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New Exhibition Honors Medgar Evers

By Lawayne Childrey | Published 02 May 2013 10:08am | comments

Civil Rights icon Myrlie Evers Williams is reflecting on the life and accomplishments of her husband Medgar who was gunned down in the driveway of their Jackson home 50 years ago.   An exhibition honoring the contributions of the slain civil rights activist is now in the capital city.  

 The exhibition is called "This is Home"  Medgar Evers, Mississippi and the movement. It features hundreds of photos, writings and other memorabilia of the man whose life was cut short by an assassins bullet  in June of 1963.  After touring the exhibit, his wife Myrlie-Evers Williams says what moved her most was seeing the rifle that was used to assassinate her husband.

"Just the ability to recognize a weapon of destruction, certainly as America debates back and forth about gun laws, flashbacks of Medgar being blown apart, but I'm thinking of the young children in the schools, just the violence in the world, I detest guns," says Evers Williams. 

Mable Pittman lived next door to the Evers. She says she clearly remembers hearing  the shot that killed Medgar, the state's first full time NAACP field representative.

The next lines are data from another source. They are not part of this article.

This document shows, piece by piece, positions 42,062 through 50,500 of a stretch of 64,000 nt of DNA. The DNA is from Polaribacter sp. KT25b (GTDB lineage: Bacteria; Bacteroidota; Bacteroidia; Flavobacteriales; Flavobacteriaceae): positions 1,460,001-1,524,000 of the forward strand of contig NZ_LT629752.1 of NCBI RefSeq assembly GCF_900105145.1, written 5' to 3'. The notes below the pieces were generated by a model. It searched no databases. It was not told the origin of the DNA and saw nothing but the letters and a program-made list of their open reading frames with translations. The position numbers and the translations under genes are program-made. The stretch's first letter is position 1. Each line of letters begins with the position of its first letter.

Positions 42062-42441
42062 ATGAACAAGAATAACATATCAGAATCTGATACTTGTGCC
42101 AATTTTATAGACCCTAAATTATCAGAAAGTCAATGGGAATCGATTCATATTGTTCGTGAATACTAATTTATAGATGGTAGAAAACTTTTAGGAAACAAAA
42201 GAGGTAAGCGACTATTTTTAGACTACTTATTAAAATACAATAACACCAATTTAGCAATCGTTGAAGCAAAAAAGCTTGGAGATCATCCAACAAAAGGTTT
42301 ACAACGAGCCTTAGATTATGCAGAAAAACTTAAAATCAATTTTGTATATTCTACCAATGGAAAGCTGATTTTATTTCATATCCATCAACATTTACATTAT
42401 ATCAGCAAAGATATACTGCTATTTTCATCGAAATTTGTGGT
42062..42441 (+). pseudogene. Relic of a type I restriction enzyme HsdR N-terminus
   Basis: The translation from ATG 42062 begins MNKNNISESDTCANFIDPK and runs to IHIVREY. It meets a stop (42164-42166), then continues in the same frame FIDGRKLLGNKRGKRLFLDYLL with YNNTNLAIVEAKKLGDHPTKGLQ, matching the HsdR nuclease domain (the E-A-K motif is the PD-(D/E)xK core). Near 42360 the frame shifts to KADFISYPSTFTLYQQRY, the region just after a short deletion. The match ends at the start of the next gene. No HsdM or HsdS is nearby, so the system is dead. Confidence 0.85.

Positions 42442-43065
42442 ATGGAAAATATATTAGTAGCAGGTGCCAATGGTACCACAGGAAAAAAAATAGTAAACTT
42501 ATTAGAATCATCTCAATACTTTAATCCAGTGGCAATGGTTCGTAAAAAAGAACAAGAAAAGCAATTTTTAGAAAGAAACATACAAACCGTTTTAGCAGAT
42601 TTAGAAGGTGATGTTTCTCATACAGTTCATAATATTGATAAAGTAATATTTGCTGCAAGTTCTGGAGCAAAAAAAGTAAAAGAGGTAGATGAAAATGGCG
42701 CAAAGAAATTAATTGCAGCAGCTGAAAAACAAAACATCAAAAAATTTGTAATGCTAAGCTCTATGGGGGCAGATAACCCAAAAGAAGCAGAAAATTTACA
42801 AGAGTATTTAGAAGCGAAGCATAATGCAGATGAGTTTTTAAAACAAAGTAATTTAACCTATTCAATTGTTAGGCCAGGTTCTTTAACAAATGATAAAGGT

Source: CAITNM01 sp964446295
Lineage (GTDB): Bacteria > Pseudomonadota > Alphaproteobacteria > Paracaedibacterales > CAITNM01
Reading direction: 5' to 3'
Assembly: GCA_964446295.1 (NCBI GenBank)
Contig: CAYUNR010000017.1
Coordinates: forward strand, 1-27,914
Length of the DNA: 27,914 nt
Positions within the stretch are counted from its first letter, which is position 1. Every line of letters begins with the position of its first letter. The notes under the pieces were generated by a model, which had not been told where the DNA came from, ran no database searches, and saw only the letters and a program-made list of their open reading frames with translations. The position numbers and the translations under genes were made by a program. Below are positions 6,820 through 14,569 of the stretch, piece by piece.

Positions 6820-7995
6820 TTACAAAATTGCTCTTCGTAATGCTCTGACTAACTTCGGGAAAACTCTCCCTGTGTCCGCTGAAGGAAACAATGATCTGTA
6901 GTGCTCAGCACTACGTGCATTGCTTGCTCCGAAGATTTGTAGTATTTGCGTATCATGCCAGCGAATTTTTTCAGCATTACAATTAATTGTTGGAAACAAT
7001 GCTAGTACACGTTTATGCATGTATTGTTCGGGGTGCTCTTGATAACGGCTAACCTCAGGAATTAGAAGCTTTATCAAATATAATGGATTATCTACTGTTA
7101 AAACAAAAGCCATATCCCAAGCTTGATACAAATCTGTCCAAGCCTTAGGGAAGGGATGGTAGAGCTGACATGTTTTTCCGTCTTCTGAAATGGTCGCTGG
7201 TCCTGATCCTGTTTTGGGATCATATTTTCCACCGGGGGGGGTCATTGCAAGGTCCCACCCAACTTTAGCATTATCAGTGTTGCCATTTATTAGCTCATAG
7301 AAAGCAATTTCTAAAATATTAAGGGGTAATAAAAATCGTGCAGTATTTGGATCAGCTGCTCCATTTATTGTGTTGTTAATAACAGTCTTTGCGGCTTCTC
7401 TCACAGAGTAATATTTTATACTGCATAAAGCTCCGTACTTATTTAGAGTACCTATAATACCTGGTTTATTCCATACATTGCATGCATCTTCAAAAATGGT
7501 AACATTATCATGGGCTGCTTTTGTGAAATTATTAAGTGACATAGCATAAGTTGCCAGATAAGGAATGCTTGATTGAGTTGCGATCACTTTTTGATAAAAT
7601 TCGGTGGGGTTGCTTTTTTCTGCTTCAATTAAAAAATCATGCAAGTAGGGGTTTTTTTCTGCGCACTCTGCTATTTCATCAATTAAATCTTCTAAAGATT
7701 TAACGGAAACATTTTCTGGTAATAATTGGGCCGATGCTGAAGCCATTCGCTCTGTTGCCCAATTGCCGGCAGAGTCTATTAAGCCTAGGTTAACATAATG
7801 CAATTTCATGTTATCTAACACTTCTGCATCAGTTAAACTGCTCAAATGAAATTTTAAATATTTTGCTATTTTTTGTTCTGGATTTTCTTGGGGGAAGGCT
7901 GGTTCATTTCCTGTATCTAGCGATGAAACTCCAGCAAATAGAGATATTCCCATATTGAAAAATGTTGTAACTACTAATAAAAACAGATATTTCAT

"We heard Myrlie scream and the children scream and they pulled a mattress off of one one of the kids' bunk beds and put it in the back of a neighbor's station wagon, and I think he died on the way to the hospital," says Pittman.

Evers was shot in the back with a bullet fired from an Enfield 1917 rifle.  Reports indicate the bullet ricocheted into his home and that Evers staggered 30 feet before collapsing. Again Evers-Williams.

"That weapon that is in that case represents hatred but it also represents hope because although it was used as a weapon to eliminate Medgar, it raised up a band of people in this country, throughout Mississippi, and the world who recognize the need for human beings to be treated as humans regardless of race, creed or color," continues Evers Williams.


The Medgar Evers exhibit runs through October at the William Winter Archives and History Building in downtown Jackson. Lawayne Childrey, MPB News. 




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